If I ever tell someone I write a blog myself, I do so almost apologetically. I acknowledge that I'm well aware that I fall into the cliché of a 20-something writer; yet another keyboard warrior using Wordpress to do what can sometimes feel like merely shouting into the void. And the knowing chuckle from whoever I'm talking to indicates that they're aware of the stereotype too. But the fact is that if you call yourself a writer today and you don't have some kind of website, you're way behind the curve.

Whether it's finance or social media you want to work in, the jobs market is more competitive than ever before. Nepotism is rife, as it no doubt always has been, but following Blair's 'education education education' mantra there are also now more graduates than ever before entering the pool on an annual basis, their 2:1 degrees about as much use as the faux scroll they were proudly pictured with on graduation day. 

I'm not suggesting that it's necessary to alert the world every time you consume avocado on toast, but like it not, the way you present yourself to the world is important. It's easy to be swept aside – no matter how talented you might be. This doesn't mean having to make sure every thing you do is picture perfect or amassing a massive following: simply do your best to work out who you are, and what sets you apart. Instead of seeming like just another faceless cog in the corporate machine, do something that interests you, and tell people about it. It's not just the likes of Jay Z and Kim K who have the power to brand themselves.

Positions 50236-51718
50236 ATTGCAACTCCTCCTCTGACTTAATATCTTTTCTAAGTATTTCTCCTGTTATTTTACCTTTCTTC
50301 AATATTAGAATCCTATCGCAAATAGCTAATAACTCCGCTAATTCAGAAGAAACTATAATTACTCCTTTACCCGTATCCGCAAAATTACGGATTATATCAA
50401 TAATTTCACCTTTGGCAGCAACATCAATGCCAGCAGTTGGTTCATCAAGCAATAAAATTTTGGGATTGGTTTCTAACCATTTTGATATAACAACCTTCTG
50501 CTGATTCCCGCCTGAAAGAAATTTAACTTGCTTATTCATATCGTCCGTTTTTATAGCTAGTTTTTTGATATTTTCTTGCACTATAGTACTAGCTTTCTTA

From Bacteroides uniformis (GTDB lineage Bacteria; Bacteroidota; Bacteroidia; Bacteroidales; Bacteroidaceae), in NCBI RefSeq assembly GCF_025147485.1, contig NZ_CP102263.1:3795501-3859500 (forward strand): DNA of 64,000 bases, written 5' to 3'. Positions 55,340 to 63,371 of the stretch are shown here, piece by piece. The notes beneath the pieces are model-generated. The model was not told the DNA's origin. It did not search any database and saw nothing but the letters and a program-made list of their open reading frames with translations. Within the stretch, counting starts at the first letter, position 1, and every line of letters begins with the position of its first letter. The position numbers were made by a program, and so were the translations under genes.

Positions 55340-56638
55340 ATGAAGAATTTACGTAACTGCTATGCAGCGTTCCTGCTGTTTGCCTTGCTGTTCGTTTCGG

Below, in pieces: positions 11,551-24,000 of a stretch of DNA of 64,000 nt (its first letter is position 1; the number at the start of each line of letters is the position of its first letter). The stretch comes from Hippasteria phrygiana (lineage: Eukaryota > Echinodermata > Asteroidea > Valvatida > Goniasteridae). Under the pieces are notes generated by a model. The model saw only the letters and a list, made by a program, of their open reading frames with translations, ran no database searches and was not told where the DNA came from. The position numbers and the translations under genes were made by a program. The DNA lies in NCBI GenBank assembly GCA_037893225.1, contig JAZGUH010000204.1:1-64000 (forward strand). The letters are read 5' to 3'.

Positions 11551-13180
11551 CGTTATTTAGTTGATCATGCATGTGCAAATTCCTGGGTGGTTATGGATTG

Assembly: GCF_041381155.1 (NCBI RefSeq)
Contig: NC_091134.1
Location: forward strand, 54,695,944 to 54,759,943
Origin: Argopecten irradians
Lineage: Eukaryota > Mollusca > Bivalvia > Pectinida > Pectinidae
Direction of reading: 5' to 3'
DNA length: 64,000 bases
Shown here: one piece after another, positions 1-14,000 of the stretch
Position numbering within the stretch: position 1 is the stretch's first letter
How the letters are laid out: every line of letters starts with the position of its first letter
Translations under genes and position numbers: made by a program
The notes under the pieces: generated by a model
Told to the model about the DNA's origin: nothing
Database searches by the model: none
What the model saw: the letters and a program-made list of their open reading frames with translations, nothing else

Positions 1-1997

Whatever that 'thing' might be, having your own side-hustle and simply sharing it with people could make all the difference. This isn't, of course, your guaranteed golden ticket to the Sunday Times Rich List, but it does mean that as future employers are fishing through thousands upon thousands of CVs, yours might have that added bit of sparkle. Depressing, maybe, when your CV even factors into the decisions you make outside of the office, but unless we want all the vacancies out there filled by the Octavias and Hugos whose Daddys just happen to be friends with the company CEO, it's worth sucking it up and (*whispers it*) building that brand.